LWLies in Cannes 2013: New Talent!



The Cannes Film Festival can work on two levels: as a place to catch new films from some of the most lauded and challenging directors working today, or as a festival of discovery, a chance to witness the sublime breakthroughs of the actors and filmmakers set to take the world by storm. Picked by LWLies, the world's most beautiful film magazine, here are the five hottest new discoveries so far at this year's festival.

1. Marine Vacth (actor, Young & Beautiful) 

Having worked as a model for Yves Saint Laurent and Ralph Lauren (and it's not difficult to see why), the 23-year-old Marine Vacth will likely be catapulted into the stratosphere of Francophone cinema on the back of her fearless central turn in François Ozon's Cannes competition contender Young & Beautiful. She plays an icy teenage nymphet from a comfortable financial background who, having furtively sewn her wild oats during a family beach holiday, decides to become a prostitute upon returning to Paris. Critics have given Vacth across-the-board raves for her performance, which perfectly transmits the director's intense ambivalence towards the erotic and dangerous nature of this profession.

2. Michael B. Jordan (actor, Fruitvale Station)

One of the more divisive films screened at this year's festival was Ryan Coogler's Sundance hit Fruitvale Station, which intimately charts the life of a drug dealer and ex-convict looking to get back on the straight and narrow but who's cut short by a purportedly random act of police brutality. He's played by the effortlessly charismatic Michael B. Jordan, best known as Wallace from the first series of The Wire and as part of the ensemble in found-footage teen superhero yarn Chronicle. Whatever your moral hang-ups with the film as a whole, you'd be hard pressed to deny that great work that Jordan delivers in what's surely set to be his first major lead role of many.

3. Alain Guiraudie (director, Stranger By The Lake)

Even though Stranger By The Lake is his sixth movie, French director Alain Guidaudie remains something of an unknown quantity in the English-speaking world. That looks all set to change on the back of this scintillating and free-spirited new work which plays out on a gay cruising hotspot and includes jealous love rivalries, bittersweet relationships and eye-watering amounts of hardcore sex. It has been one of the few films so far at the festival that has united critics in their unalloyed enthusiasm.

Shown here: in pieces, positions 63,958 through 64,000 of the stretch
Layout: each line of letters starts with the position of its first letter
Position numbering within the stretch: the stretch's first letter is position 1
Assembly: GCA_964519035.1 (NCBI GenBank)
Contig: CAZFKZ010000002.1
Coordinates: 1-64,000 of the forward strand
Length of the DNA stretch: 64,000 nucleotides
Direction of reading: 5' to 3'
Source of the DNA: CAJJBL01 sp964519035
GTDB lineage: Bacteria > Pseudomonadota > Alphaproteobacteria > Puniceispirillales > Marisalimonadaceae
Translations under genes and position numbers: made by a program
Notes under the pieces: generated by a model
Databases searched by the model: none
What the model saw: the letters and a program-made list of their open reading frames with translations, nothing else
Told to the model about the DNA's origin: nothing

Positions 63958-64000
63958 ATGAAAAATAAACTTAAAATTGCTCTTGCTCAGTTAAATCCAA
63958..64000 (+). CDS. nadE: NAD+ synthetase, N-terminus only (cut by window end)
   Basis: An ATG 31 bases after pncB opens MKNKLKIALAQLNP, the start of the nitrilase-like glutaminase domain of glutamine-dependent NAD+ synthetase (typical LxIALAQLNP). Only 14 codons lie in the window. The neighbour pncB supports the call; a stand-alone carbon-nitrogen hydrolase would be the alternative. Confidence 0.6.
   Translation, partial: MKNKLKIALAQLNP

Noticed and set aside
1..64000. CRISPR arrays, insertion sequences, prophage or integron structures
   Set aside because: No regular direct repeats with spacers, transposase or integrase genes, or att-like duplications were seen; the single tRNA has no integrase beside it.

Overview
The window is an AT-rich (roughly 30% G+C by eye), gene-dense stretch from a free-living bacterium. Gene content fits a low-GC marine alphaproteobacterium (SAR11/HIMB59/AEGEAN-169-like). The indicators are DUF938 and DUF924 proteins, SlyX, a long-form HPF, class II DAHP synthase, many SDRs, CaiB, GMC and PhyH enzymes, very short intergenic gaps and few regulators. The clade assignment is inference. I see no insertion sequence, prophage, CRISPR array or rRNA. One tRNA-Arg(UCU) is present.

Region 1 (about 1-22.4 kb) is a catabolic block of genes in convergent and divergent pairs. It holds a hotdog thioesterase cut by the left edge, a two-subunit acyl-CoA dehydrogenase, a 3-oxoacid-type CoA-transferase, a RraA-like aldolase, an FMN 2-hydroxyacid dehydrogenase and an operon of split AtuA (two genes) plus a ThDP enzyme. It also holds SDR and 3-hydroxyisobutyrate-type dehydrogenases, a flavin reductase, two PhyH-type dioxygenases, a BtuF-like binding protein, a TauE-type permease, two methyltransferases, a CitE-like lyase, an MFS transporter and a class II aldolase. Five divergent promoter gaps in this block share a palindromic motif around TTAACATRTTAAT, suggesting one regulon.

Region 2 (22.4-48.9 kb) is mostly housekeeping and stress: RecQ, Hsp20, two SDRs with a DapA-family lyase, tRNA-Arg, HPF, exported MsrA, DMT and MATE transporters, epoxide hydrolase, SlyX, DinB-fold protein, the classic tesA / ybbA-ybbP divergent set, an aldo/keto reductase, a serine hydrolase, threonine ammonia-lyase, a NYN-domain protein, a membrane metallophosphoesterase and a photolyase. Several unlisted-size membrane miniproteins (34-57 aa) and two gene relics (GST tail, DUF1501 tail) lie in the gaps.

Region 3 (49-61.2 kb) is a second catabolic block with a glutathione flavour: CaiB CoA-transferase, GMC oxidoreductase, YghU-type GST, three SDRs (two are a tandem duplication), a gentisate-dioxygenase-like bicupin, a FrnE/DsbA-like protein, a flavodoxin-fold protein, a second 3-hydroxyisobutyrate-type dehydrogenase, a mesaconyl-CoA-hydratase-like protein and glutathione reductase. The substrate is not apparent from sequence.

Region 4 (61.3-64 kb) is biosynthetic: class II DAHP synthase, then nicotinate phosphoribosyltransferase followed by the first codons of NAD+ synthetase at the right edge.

4. Oscar Isaac (actor, Inside Llewyn Davis)

Yes, he may have played the strangely intellectual bodyguard in Madonna's regrettable feature film W.E., but actor Oscar Isaac has really hit it out of the park with his title performance in the Coen brothers' much-loved, '60s-set Greenwich Village folk saga Inside Llewyn Davis. He plays a dead-broke minstrel at a major crossroads in his creative life and the film follows him over a number of days as he tries to reconcile his life and his art. The film contains a host of pop and folk numbers that were all (brilliantly) sung live by Isaac, and for the sense of sorrow and passion he imparts in those incredible performances alone, he deserves every plaudit thrown at him.  

5. Connor Chapman (actor, The Selfish Giant)

Blighty, once again, didn't get much of a foothold on the main competition at Cannes, though the new film from Clio Barnard, director of idiosyncratic doc-fiction hybrid The Arbor, did receive its triumphant premiere as part of the Director's Fortnight strand. Key to its pleasures is the performance given by young unknown actor Connor Chapman, who plays an out-of-control, fine-haired pre-teen who drops out of school to work as a metal scavenger for an evil local scrap merchant. The film has drawn comparisons to such doyens of social realism as Ken Loach and Shane Meadows, and Chapman's lively turn trades blows with David Bradley in Loach's Kes and Thomas Turgoose in Meadows' This Is England.

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